Foreclosure

Back to the writing prompts for Day 21. After writing this I realized it’s not so much about someone who has lost their home as it is about a fictional version of me.

21. Foreclosure: Write a poem or short story about someone who has lost or is about to lose their home.

https://thinkwritten.com/365-creative-writing-prompts/

“I thought the state had put a stop on mortgage payments and foreclosures during the pandemic?”

“I thought so, too.”

We stood at the curb, looking at the house. It looked like any number of the houses in the surrounding neighborhood. Probably four bedrooms, three and a half bathrooms. It was set into a hill, so like the nearby houses it had a walk-out basement. The front was brick, but we knew it to be decorative. All these houses are made of wood. A little portico covered the front step and a walkway led from the front door to a two-car garage, attached to the house. If I had to guess, I’d think it probably cost about $650,000. I’d seen other houses in the area for sale on Zillow.

Unlike the houses around it, a sign was sticking out of the front lawn. FOR SALE. Nothing unusual about that.

What was heartbreaking was the smaller sign dangling from the large one, with one very telling word: FORECLOSURE.

We often walked through this neighborhood. We would leave our development where we rented a townhouse and walk the leafy streets lined with single family homes.

This was the first time we’d seen a sign like that.

As we waited for our kids to catch up, we wondered about what was going on behind that front door, on the other side of those curtains. Just visible around the side of the house was a play set—slide, swing, seesaw. A glance at an upstairs window showed pink curtains, the back of a teddy bear’s head propped against the pane. One garage door was open, and we could see two children’s bikes inside. They were about the same size as the ones our children were riding on.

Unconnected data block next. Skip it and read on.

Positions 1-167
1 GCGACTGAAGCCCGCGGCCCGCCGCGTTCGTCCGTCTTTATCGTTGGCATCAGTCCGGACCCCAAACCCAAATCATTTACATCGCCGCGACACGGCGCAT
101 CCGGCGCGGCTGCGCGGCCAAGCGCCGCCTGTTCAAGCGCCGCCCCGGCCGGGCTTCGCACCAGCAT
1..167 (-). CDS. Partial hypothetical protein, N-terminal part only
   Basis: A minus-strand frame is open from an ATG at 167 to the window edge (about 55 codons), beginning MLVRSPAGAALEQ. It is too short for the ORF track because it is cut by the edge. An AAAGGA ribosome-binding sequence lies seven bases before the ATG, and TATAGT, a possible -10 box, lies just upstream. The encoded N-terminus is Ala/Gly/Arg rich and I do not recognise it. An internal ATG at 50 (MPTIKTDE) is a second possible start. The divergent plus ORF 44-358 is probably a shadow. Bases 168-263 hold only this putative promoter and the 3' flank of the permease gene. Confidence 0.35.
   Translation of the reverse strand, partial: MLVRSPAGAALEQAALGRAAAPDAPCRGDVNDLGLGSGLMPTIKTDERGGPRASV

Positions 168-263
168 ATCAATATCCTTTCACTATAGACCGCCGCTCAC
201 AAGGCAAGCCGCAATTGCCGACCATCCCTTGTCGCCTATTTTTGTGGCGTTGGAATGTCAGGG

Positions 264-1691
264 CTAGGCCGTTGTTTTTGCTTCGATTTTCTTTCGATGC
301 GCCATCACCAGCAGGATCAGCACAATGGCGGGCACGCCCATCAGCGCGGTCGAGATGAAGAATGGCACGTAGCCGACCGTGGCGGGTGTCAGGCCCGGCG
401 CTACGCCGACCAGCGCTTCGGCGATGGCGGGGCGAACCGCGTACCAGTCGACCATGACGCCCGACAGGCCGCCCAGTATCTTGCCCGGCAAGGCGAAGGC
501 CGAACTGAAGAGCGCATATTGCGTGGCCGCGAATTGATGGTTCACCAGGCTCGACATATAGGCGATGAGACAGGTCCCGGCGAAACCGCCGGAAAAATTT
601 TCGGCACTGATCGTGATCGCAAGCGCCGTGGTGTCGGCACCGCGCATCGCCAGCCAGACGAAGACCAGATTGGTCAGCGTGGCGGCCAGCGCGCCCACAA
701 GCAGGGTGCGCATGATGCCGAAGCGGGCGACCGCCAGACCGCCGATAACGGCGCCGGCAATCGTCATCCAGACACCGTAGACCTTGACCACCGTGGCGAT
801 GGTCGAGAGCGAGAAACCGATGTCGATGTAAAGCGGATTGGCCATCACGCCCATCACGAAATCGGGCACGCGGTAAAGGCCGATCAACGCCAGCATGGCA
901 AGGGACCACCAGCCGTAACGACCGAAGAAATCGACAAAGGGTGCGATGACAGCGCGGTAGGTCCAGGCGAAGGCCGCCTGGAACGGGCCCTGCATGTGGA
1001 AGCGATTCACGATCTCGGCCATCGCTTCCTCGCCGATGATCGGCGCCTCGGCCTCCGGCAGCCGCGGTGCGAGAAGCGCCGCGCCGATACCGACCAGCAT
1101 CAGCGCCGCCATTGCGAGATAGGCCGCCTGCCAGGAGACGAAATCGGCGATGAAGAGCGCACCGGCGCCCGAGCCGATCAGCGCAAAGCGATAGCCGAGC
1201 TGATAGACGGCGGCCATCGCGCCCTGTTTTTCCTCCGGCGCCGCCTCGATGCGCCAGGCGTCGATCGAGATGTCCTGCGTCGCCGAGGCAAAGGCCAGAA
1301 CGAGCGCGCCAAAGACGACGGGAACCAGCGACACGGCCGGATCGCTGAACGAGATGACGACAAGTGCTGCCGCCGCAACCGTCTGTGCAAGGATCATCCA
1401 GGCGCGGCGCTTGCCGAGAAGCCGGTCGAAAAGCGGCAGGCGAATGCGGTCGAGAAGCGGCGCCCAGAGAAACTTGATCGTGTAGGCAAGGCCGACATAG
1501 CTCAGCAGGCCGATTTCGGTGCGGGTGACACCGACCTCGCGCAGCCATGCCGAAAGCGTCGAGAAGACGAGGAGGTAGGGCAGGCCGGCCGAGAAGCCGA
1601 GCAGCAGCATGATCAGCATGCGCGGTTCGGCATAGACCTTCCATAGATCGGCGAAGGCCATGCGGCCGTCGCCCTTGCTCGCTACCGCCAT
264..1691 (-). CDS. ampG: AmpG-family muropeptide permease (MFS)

It was terrifying to see how very much like us this family was.

Maybe we’d passed them on one of our walks. Had we nodded politely, each family stepping off the path on either side to let the other pass? Had we intervened to stop the children from getting too close to each other?

I looked at that horrible word: FORECLOSURE. Are they legally obliged to put that on the sign? Why else would they hang it there like a badge of shame? Broadcasting your misery to all your neighbors. It seemed to me like adding insult to injury.

We walked on. I put my hand in my husband’s and gave it a squeeze. “There but for the grace of God go we,” I whispered.

He gave my hand what I thought was supposed to be a reassuring squeeze.

Jane

The Brain In Jane works mainly in the rain. It's always raining somewhere. Find me on Twitter, Google+, and Pinterest.

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